Imagine going to the cemetery and digging up the remains of a dead relative. Sounds creepy? Not for the families in Taiwan who practice the ancient tradition of the second burial, also know as “picking up the bones”.
The people of China and Taiwan have an innate respect for those who have passed on. This respect stems from the belief that the spirits of the dead have a hold on the living. The dead can bring good luck and prosperity or they can bring great calamity. Honoring these spirits assures that the spirit will bring only good fortune and happiness.
The dead are said to visit the surviving relative in dreams if they are lacking a necessity in the afterlife. In order to provide for the spirit, fake money, toys resembling cars and houses, and even cell phones are burnt so the spirit may receive them. Food and drink are also provided for the spirit. A special holiday called Qingming (Tomb-Sweeping Day) is dedicated exclusively to providing for the dead. This holiday takes place on April 4.
The process of resuming and relocating is costly and many families must save up for years. By the time a family has the money and the resources to rebury the loved one, the remains are reduced to bone fragments. To sheild the bones from light of which it has not been exposed to in years, umbrellas are set up around the grave. The coffin and the remains of the loved one are dug up and the dirt around the remains is sifted carefully. If any fragment of bone is left behind, the spirit will not rest.
Once all of the bone fragments are collected, the body is carefully wrapped and transported to a special storage building where the body will be treated. All remaining dirt and skin particles are removed from the bones. Remaining teeth are also removed from the skull. According to legend, if the teeth are left in the body, the spirit will consume the offspring. Once the bones are cleaned, they are laid in precise order to recreate the living body.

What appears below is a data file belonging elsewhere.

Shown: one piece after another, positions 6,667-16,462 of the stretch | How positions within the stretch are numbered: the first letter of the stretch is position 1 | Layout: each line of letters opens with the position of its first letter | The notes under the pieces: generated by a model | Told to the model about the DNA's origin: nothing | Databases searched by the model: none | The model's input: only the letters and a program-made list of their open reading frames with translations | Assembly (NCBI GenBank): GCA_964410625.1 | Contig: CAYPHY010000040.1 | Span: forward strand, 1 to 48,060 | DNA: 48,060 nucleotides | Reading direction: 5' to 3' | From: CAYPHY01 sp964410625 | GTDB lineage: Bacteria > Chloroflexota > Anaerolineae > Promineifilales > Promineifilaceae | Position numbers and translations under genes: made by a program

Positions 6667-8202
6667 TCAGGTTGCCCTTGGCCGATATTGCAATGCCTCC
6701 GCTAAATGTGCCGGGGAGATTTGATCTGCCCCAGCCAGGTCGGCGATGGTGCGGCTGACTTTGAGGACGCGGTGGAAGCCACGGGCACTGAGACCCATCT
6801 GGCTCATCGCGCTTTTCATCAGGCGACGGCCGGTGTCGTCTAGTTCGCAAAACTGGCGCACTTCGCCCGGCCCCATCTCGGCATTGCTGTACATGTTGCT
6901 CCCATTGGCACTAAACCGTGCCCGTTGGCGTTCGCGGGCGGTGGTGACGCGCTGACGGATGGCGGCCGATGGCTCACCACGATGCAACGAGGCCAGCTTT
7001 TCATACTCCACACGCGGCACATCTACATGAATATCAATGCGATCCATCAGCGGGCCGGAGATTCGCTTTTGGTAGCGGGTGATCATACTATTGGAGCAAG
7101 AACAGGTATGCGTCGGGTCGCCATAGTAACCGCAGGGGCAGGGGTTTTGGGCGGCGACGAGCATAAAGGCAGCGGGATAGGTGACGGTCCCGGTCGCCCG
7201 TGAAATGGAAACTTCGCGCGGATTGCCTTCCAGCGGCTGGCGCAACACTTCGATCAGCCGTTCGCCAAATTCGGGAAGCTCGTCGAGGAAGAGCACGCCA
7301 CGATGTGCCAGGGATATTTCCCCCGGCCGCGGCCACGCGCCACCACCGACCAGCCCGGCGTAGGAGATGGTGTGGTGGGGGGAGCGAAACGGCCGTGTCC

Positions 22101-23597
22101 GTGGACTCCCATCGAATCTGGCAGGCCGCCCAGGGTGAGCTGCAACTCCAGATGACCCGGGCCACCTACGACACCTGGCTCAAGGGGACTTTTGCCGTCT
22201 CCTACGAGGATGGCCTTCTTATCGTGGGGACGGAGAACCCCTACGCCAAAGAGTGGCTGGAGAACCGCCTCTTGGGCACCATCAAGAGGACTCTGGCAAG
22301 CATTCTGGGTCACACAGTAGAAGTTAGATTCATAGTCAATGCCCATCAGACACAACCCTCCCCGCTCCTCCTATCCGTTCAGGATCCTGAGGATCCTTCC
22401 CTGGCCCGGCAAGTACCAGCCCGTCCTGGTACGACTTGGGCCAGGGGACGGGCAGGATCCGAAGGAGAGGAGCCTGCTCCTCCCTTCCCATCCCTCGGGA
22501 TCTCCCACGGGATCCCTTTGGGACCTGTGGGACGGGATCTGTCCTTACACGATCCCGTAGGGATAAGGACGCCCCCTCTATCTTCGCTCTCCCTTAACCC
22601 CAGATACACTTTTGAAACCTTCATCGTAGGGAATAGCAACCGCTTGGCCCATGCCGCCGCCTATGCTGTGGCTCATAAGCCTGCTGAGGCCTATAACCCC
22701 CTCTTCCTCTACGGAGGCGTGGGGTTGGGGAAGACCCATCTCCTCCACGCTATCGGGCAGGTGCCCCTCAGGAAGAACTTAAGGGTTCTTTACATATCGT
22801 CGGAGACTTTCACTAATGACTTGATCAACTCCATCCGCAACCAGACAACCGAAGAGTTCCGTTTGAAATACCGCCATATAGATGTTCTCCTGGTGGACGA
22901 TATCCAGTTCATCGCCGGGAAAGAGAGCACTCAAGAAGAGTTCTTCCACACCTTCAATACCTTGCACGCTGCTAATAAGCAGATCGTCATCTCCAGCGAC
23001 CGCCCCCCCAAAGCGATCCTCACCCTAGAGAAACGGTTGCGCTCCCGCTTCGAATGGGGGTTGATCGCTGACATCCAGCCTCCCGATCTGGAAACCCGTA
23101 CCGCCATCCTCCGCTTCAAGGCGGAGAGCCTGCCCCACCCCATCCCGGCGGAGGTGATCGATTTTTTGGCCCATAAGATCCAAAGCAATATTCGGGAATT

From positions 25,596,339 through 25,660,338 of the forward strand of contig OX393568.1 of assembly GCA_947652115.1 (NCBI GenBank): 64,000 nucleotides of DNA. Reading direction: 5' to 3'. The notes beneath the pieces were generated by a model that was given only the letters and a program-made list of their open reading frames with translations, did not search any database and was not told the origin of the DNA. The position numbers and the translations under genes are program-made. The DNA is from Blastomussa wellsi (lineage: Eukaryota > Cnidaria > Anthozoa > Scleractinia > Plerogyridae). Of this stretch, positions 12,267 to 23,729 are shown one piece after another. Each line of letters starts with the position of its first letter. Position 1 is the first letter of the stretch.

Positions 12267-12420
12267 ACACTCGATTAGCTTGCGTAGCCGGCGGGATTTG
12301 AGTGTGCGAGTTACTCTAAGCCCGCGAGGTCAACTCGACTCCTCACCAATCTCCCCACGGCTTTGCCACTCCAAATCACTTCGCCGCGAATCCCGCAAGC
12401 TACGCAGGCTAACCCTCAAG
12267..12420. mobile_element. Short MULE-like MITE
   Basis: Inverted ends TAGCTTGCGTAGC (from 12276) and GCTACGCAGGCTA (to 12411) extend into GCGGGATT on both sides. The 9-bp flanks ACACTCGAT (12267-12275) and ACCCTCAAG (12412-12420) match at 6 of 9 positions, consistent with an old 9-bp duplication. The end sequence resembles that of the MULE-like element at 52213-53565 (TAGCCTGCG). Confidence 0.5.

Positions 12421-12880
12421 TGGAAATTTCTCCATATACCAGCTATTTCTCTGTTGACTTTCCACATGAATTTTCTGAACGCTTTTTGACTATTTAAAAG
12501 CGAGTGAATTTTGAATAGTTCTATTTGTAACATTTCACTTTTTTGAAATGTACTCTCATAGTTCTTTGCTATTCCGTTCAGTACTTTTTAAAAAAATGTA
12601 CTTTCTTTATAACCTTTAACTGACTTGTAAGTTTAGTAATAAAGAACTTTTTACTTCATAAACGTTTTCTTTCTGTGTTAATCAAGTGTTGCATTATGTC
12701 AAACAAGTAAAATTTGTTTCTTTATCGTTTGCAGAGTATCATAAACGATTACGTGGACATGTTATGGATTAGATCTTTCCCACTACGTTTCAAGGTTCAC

A mixture of red paint and wine is applied to the bones. This mixture represents blood. After, the bones are covered in tan paper and red string is tied around the bones, to give the appearance of veins. The skull is painted red and a translucent tan material is wrapped around the skull. The red paint is visible through the material; having the appearance of a pink, bright complexion. Good complexion is a symbol of prosperity in Taiwanese culture. Eventually, the bones are placed into an urn picked out by the family and stored until the family comes to retrieve them.
The remaining process is long and a great celebration follows. We’ll explore the rest of this amazing ritual in part two of this article.